Bob Gavlak

Personal Finance, Retirement, Lifestage Based Planning
“As a wealth advisor with Strategic Wealth Partners, Bob Gavlak assist his clients in formulating a plan for reaching all of their retirement goals.”

Strategic Wealth Partners, Ltd.

Job Title:

Wealth Advisor


Bob Gavlak is a Certified Financial Planner professional and Wealth Advisor at Strategic Wealth Partners. Bob employs a holistic approach when working with his clients, ensuring that all aspects of an individual's financial needs are taken care of. He specializes in working with young professionals and pre-retirees through personal interaction, helping to build the ideal plan for navigating a broad range of financial situations.

Bob graduated from Case Western Reserve University with a BS in Business Management. An entrepreneur at heart, he started Fresh Fork Market, a company that connects local farms to consumers, while still in college. When farming lost its luster, he turned to helping young professionals and pre-retirees navigate their financial lives. Bob enjoys the challenge of navigating complex financial situations while simultaneously ensuring that the appropriate risk management strategies are in place.

A lifelong wrester and three-time Academic All-American in college, Bob still avidly follows the sport. He also enjoys golfing, running, discussing Cleveland sports, and spending time with his family. He lives in Delaware, Ohio with his wife, Heather, and their three children, Grace, Mitch and Andy.


BS, Business Management - Finance Concentration, Case Western Reserve University

Assets Under Management:

$30 million

CRD Number:


Insurance License:


  • Retirement Education - INTRO - Episode #001
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October 2017
    Personal Finance

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    Estate Planning, Taxes
Will the money from the sale of my mother's home be considered an estate gift, even though she is still alive, since I am the recipient in her will?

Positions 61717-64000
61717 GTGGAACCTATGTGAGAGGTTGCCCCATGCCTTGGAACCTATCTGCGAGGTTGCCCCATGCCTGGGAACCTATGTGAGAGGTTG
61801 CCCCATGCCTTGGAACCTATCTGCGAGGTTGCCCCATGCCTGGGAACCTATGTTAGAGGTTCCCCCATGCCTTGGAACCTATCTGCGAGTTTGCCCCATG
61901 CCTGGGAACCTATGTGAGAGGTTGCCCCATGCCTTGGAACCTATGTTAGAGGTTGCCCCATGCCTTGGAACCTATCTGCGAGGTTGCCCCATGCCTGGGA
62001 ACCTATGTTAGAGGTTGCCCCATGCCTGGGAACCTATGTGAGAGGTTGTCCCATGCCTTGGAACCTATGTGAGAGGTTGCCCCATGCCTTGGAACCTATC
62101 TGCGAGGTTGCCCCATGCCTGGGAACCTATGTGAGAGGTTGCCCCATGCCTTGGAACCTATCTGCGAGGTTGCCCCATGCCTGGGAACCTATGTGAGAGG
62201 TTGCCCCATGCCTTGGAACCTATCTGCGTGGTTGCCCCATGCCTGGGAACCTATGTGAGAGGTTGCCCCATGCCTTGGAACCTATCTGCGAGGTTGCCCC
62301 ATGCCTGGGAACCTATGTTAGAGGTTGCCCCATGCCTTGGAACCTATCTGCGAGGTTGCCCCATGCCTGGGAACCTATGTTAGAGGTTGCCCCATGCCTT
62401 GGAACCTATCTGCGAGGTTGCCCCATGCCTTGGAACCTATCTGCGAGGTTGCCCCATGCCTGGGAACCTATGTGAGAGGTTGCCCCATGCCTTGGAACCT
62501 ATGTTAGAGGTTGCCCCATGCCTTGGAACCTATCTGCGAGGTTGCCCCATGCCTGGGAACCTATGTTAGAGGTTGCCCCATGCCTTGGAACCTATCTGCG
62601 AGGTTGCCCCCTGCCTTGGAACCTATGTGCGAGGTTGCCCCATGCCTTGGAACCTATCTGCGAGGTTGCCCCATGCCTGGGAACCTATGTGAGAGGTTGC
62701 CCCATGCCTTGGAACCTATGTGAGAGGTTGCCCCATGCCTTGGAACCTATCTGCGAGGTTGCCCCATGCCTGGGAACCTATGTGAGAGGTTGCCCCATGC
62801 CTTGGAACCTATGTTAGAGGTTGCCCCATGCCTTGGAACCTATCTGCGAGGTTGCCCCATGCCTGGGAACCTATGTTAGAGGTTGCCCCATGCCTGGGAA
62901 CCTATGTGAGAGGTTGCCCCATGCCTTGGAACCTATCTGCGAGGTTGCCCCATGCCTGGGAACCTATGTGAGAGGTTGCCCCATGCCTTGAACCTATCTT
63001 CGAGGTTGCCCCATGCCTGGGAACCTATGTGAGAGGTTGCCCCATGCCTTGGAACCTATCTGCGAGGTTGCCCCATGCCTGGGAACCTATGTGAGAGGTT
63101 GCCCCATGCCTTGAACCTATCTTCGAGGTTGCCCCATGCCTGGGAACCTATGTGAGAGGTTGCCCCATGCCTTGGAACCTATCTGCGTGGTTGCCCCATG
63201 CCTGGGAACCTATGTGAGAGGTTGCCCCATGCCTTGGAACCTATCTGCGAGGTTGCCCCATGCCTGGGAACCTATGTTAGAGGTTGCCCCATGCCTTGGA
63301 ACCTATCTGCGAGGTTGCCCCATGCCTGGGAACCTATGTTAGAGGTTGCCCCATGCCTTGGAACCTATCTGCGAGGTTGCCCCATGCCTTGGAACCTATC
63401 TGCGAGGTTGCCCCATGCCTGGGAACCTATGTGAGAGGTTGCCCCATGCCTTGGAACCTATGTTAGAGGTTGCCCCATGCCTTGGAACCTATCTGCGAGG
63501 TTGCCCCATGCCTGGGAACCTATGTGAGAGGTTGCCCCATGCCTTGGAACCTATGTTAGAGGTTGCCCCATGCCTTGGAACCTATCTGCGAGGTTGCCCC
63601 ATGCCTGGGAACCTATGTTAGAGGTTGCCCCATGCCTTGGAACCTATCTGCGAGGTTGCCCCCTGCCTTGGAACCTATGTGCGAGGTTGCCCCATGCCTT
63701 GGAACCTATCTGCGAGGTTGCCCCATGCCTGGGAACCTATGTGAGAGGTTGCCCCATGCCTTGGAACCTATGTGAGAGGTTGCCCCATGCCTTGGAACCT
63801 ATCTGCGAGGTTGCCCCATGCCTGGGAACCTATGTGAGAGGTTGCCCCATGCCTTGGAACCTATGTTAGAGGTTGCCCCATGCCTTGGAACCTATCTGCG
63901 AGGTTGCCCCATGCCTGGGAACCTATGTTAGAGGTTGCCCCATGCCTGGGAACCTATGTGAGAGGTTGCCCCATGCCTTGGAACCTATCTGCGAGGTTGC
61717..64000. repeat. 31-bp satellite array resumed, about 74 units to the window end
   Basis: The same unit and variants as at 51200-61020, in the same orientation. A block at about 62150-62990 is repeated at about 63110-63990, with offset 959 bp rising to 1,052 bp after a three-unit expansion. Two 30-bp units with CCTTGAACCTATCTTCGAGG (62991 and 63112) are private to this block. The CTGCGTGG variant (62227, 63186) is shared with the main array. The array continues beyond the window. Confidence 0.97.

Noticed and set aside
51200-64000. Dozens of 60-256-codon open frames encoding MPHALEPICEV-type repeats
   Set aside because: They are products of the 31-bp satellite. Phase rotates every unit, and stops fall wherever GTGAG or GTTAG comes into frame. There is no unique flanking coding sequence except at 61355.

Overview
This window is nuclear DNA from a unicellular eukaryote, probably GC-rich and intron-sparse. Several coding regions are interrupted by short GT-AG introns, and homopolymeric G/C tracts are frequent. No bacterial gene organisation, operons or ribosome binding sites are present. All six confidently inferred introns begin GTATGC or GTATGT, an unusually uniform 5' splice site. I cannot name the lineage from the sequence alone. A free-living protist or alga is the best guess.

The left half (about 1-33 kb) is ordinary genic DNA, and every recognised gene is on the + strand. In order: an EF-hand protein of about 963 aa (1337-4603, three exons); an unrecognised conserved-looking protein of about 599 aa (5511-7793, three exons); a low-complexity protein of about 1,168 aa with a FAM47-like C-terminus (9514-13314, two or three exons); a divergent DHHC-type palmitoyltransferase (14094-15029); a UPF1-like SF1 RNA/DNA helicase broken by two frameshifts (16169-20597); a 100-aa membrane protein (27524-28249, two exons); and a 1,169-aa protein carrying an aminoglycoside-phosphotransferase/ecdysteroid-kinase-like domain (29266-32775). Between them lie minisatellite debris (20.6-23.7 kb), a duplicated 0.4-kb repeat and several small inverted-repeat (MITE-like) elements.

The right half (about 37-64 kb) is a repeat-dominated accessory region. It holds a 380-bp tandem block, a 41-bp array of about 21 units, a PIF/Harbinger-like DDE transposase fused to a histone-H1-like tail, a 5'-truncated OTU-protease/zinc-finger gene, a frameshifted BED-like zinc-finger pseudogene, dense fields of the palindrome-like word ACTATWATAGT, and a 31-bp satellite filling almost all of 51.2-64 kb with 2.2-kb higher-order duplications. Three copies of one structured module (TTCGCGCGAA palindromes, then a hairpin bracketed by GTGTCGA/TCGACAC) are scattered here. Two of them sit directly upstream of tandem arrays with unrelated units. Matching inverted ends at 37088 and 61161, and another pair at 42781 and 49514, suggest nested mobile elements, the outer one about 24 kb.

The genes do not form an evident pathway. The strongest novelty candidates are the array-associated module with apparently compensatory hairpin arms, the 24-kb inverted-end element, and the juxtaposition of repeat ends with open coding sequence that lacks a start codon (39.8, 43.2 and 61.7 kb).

50% of people found this answer helpful

This will be considered a gift. There are a few steps to this transaction and I'll walk through those with you.

First - the sale of the cabin itself. Your mother may owe taxes on the sale of the cabin depending on what her basis was (amount she paid for the cabin) and what she sold it for. (This is assuming that it is not her primary residence.)

So for that part, you have no responsibility for taxes but your mother may.

Second - the transfer of the cash to you. If she just writes you a check for $227,000 neither you nor your mother will owe any taxes. However, her estate tax exemption will be depleted. Here's how it works:

There is an exemption of $15,000 per year. The $227,000 will be lowered by that amount, so her impact will be $212,000.

She then takes that amount and reduces her lifetime exemption, but still owes no tax.

So the short answer is - your mother may owe some tax on the sale of the cabin, but you will not owe any taxes on the cash you receive.

**Please note - this is only a conversation on federal tax, as I do not know what state you reside in.**

March 2018
    Career / Compensation, 401(k)
I mistakenly contributed too much money to my 401(k) account; can I withdraw some of my contribution so I'm eligible for my employer's match?
100% of people found this answer helpful
March 2018
    Retirement Savings, Investing
What's the best thing to do with excess wealth at age 30?
53% of people found this answer helpful
December 2017
Should I pay down the negative equity on my old car or save up for a down payment?
0% of people found this answer helpful
October 2017
    401(k), IRAs, Taxes
What are the benefits of converting an after tax 401(k) to a Roth IRA?
0% of people found this answer helpful
October 2017